Argentina: A World Cup Heist Watch


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Sep 22, 2013
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I thought I'd add a little sarcastic anti-terrorism World Cup heist parody, inspired by the film A Fish Called Wanda, to lighten the heavy work I've added on the Writing forum recently regarding modernism ninja imagination. What do you think? Thanks so much for reading (and God bless!),



The 1978 World Cup soccer tournament featured the hot Argentina team with superstar striker and leader Mario Kempes who sought to down and deflate the favorite Netherlands team who played without their star captain Johan Cruyff who opted to stay out because of personal security matters. Mario was leading his team all the way to the final and would no doubt still have to square off against a hot Netherlands team still scoring consistently even without Cruyff. Much was at stake for this Argentina bid to outdo a Cruyff-less Netherlands team, and Mario Kempes wanted to stand out as a real celebrity.


However, what was not known was that during this World Cup tournament, there were underground rumors that fans of Argentina had sent Cruyff threats to stay out of the tournament, which partly contributed to his decision to stay out and not play. This rumor infuriated legions of loyal Argentina soccer fans who believed they had a credible reason to cheer on their Mario Kempes team in the 1978 World Cup and see then down a still-strong Cuyff-less Argentina team. Because of the sociocultural angst created in Argentina because of this very eerie sports drama, Mario and his best friend Isaac Satan, an Algerian, decided to get masked and rob a bank in Buenos Aires, to negate the claims that there was less 'fire' in the streets of Argentina just because of the horrible threat rumors to Cruyff's person. Isaac became Mario's secret heist liaison in what would be a real sports cult folk-tale of completely unreported dimensions. Isaac was therefore Mario's shadow-brother.


MARIO: We'll ride in on the coast with our thief crew in masks.
ISAAC: We'll have to be exacting and perfect, brother!


The Buenos Aires bank Mario and Isaac targeted for their grand World Cup heist was immaculate and deserved great care to perform this tedious heist to downplay the defeatist street morale in Argentina created by the threat rumors to Cruyff's person in 1978,


MARIO: I'm worried that a bank robbery may create only more angst!
ISAAC: Relax; a stylish and nonviolent heist is always preferred to violent terrorism.
MARIO: Do you think we have what it takes to be, say, Butch Cassidy and the Sundance Kid?
ISAAC: The hope is that our masked stunt will create positive fire instead of terrorism angst.
MARIO: Fine; be sure your disguise makes you look more like a thief and not a terrorist!


As Argentina soared into the final of the 1978 World Cup thanks to Mario Kempes' leadership and stellar play, Mario and Isaac planned their heist of the Buenos Aires bank to create great underground gossip. This would be a refreshing media stunt deflating sports scars regarding terrorism.


However, an Interpol officer who was onto this scheme was not impressed by the notion that this Argentina 'street-fire' prompted Buenos Aires bank robbery would deflate Cruyff threat-scandals and/or Munich '72 historicocultural paranoia. The Interpol officer, Stanz Cruz, only wanted to intercede and prevent any more crimes from creating more World Cup angst. He was very focused.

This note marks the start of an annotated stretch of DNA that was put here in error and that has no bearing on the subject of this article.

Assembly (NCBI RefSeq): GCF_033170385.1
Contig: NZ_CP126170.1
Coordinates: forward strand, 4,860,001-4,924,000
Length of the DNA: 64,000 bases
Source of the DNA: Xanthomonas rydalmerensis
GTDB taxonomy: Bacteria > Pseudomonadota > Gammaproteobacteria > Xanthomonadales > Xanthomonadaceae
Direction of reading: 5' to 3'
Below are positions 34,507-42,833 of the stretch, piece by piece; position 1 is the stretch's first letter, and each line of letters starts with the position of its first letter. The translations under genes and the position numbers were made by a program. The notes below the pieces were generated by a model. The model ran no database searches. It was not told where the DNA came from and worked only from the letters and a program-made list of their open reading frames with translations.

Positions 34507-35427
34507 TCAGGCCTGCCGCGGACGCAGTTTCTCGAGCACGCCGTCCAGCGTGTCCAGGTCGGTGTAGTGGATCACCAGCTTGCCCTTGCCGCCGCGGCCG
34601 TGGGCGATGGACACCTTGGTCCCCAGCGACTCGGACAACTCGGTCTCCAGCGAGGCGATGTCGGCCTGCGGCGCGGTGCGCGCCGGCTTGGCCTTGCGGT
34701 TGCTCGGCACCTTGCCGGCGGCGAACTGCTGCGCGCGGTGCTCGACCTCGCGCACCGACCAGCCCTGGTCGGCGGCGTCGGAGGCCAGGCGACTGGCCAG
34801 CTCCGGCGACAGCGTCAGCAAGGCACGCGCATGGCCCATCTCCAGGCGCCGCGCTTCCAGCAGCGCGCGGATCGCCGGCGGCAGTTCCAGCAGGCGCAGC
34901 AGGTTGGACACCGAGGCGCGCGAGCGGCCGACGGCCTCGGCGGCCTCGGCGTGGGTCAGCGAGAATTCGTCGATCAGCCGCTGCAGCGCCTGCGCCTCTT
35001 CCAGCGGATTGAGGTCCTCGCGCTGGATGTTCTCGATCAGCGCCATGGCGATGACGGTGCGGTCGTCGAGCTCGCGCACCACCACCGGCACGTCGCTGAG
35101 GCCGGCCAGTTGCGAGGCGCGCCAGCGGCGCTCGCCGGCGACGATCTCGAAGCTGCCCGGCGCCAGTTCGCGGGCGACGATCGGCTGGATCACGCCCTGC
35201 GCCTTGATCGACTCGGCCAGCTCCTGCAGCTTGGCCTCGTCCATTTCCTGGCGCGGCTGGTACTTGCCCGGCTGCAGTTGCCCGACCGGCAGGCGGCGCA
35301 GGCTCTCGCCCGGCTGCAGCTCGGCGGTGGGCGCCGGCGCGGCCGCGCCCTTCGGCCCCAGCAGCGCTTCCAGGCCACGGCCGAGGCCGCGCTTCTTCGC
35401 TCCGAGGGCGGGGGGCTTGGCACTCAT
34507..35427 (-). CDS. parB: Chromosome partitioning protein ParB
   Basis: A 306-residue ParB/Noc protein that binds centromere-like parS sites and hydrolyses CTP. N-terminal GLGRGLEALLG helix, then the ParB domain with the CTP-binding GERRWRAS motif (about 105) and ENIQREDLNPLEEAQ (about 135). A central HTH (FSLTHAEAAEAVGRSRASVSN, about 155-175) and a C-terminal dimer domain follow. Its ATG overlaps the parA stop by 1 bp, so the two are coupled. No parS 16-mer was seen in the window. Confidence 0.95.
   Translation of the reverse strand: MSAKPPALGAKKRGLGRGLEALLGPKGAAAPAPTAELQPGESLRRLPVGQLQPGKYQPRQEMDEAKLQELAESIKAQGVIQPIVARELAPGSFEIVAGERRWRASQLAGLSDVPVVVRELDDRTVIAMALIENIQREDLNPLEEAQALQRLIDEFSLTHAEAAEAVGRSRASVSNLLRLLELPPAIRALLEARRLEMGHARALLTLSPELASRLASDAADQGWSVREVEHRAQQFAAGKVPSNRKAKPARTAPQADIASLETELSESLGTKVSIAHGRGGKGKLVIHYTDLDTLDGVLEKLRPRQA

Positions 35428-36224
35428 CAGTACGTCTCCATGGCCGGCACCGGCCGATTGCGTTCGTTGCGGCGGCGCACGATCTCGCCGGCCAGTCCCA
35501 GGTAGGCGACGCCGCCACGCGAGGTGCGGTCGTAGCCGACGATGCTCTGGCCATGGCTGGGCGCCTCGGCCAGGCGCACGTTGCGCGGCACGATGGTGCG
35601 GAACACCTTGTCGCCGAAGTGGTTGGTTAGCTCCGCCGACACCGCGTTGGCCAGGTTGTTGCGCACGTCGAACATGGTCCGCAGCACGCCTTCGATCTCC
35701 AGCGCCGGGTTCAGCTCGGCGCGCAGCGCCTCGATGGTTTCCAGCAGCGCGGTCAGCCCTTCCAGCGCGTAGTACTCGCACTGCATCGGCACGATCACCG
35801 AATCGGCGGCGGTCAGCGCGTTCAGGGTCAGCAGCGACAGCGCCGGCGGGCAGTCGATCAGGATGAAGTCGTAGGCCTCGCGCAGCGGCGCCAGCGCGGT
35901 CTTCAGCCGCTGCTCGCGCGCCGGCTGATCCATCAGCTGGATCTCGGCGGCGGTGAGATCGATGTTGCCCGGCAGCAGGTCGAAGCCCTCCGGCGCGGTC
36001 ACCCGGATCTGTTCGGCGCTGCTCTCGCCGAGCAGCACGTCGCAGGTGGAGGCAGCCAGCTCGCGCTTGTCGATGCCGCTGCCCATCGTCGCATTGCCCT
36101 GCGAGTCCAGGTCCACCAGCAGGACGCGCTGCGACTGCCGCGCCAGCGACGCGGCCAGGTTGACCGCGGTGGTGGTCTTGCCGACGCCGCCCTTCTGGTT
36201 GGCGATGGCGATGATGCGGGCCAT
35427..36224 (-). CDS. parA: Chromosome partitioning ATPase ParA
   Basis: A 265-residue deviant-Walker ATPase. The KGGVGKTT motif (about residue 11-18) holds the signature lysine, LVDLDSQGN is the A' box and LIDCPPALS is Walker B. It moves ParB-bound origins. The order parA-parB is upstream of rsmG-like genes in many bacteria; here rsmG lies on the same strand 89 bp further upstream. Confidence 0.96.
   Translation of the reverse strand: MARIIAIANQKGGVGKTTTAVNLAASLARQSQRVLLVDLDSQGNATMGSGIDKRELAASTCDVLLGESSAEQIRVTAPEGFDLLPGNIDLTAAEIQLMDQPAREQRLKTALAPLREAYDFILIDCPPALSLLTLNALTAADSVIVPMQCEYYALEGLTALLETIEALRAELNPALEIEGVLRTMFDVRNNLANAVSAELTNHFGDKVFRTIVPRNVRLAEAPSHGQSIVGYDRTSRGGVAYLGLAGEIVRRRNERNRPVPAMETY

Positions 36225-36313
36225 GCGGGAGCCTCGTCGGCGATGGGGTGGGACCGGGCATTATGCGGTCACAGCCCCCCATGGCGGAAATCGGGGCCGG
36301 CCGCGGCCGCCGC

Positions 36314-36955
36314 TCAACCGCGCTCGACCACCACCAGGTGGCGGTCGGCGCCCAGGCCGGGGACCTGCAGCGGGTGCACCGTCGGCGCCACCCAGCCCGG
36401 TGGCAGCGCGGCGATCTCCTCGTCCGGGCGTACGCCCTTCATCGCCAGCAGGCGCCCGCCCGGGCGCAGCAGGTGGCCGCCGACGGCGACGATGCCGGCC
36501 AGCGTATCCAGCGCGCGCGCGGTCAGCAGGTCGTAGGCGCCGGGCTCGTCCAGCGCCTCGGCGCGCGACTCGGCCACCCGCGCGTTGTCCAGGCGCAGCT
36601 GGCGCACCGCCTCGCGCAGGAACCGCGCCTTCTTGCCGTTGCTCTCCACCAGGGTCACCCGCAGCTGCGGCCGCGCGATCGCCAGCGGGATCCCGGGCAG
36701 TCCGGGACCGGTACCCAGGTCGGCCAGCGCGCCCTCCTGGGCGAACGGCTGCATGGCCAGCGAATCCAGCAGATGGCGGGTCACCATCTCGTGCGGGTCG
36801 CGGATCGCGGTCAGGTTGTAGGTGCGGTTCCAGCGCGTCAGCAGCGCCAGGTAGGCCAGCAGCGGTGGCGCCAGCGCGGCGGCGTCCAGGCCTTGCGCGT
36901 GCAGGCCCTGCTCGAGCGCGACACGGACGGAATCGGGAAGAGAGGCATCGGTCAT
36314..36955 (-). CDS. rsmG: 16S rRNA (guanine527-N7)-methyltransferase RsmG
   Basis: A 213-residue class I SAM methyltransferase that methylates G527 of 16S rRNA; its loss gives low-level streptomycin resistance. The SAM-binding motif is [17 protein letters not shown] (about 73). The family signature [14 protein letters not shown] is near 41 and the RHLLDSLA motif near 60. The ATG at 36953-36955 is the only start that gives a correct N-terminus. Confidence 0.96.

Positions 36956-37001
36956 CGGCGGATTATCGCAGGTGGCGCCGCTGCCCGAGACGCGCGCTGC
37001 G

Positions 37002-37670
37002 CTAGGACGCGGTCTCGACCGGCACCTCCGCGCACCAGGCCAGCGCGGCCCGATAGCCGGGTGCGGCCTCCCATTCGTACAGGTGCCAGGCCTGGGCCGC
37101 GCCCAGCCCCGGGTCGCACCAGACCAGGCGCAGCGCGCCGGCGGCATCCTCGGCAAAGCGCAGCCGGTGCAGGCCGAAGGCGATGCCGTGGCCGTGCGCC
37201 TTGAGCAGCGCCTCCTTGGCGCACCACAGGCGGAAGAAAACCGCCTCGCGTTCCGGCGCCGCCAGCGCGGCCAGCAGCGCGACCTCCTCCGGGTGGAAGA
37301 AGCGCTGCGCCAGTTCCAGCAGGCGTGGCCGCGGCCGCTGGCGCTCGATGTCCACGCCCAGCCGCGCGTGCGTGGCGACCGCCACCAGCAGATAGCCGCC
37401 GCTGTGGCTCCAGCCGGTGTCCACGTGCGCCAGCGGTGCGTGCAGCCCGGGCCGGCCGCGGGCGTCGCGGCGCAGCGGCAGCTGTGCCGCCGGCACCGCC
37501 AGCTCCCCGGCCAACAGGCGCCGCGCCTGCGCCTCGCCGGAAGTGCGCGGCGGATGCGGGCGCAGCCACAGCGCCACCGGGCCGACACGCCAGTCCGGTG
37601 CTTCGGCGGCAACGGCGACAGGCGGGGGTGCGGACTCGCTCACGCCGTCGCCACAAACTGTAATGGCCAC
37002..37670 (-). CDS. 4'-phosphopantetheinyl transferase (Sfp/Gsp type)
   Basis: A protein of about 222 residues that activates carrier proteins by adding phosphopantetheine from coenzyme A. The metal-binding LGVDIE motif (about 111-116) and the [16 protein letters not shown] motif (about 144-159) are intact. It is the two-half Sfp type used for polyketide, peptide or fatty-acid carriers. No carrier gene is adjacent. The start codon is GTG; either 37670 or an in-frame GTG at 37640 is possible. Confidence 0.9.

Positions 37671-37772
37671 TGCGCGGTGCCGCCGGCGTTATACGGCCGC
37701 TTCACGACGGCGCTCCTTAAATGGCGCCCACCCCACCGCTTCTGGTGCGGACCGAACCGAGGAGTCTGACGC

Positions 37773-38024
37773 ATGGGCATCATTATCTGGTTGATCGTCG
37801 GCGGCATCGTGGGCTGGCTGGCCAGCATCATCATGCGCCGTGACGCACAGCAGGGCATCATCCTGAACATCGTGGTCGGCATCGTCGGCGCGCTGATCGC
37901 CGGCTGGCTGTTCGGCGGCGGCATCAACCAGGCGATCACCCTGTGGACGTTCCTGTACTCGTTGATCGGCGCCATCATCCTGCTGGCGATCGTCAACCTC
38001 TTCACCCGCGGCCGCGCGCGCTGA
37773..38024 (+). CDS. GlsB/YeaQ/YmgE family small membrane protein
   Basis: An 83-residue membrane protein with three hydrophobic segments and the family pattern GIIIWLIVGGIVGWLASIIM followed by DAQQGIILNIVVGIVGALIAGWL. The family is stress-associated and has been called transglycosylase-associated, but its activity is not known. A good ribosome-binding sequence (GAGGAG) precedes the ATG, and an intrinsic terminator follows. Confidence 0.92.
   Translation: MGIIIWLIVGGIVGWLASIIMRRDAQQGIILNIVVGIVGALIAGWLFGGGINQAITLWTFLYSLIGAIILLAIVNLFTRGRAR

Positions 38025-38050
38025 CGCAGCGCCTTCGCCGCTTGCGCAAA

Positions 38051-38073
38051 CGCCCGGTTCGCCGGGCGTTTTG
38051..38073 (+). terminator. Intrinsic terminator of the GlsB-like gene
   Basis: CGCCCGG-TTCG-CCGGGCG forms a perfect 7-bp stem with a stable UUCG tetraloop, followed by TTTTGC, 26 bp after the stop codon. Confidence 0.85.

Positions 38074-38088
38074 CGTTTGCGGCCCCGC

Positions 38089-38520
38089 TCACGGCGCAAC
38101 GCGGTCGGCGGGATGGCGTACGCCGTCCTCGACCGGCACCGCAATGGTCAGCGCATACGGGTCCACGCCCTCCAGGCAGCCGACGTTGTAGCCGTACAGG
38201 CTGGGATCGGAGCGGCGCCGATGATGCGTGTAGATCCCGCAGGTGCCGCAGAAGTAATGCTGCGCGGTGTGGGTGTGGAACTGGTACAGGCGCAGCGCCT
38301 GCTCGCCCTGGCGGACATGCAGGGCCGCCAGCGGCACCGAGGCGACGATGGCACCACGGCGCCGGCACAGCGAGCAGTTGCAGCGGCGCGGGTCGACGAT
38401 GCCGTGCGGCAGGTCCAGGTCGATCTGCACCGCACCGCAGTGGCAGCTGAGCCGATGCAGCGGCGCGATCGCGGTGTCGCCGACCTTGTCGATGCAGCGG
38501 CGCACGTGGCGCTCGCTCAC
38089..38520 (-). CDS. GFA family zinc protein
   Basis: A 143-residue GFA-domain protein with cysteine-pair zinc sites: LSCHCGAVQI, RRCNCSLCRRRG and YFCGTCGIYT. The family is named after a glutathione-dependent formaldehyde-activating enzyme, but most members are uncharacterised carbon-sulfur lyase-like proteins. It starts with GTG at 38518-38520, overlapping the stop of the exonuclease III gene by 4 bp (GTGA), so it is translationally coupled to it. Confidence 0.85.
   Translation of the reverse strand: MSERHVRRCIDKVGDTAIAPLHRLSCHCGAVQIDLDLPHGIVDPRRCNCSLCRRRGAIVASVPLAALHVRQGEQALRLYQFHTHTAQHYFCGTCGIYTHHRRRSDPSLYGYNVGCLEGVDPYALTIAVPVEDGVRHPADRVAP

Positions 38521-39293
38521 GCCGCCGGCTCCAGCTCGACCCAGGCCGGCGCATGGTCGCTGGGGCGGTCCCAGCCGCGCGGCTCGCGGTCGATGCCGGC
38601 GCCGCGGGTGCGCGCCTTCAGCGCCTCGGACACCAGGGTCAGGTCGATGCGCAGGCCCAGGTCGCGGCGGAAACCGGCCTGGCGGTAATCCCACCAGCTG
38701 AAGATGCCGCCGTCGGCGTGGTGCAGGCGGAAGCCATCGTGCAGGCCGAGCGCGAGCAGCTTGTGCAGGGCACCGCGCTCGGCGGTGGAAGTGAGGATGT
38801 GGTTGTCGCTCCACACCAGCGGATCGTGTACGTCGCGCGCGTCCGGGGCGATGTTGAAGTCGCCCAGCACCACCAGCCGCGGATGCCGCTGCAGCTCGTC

Mario and Isaac and his masked crew entered the bank with small machine-guns and reported they were representatives from a crumbling nation sent to take money for their revolution to end the military dictatorship threat in their country and needed to perform this quick and painless heist without any ruckus. The bank personnel and guards were disarmed and felt it was just safer to let these 'masked revolutionaries' perform their political crusade and take the money without gunfire or alarms!


ARGENTINA TIMES: Well, the Buenos Aires bank heist during the World Cup 1978 signaled a special street-fire in Argentina that helped the people in some way forget about the social scars created by the Cruyff-threat rumors in our nation; apparently, these seriously masked bandits were reportedly revolutionaries who highlighted the drama of organized heists designed to create funding for anti-dictatorship movements, and the people of Argentina are moved to think that certainly such street-fire is more proof that the people of our soccer-passionate country care nothing for using threat-letters to soccer stars to deflate modern human sportsmanship.


As the street parades in Argentina ensued in 1978 after Mario Kempes led his team past their rival Netherlands squad in the Final, Mario and Isaac decided that all this modern anti-terrorism Butch Cassidy and Sundance Kid drama would erase any doubts that the people of Argentina were fun-loving soccer fans who cared more about sports fireworks than anti-democratic threats.


The leader of a super-terrorist organization emerging called Cobra, however, didn't share Kempes and Isaac's passion that organized street-fire would create more democracy and sportsmanship and downplay the sounds of fascism and anti-sportsmanship threats. Cobra sent their female assassin named Baroness to try to assassinate Mario Kempes and anyone he was in league with, suspecting very cleverly that Kempes was somehow linked to the street-fire anti-dictatorship bank heist in Buenos Aires in 1978.


AMERICAN PRESIDENT: The greatest threat to propaganda and rhetoric catering to democratic cheers is the persistent and lingering threat of terrorism and fanatical dogma.


"Money is everything" (Ecclesiastes)



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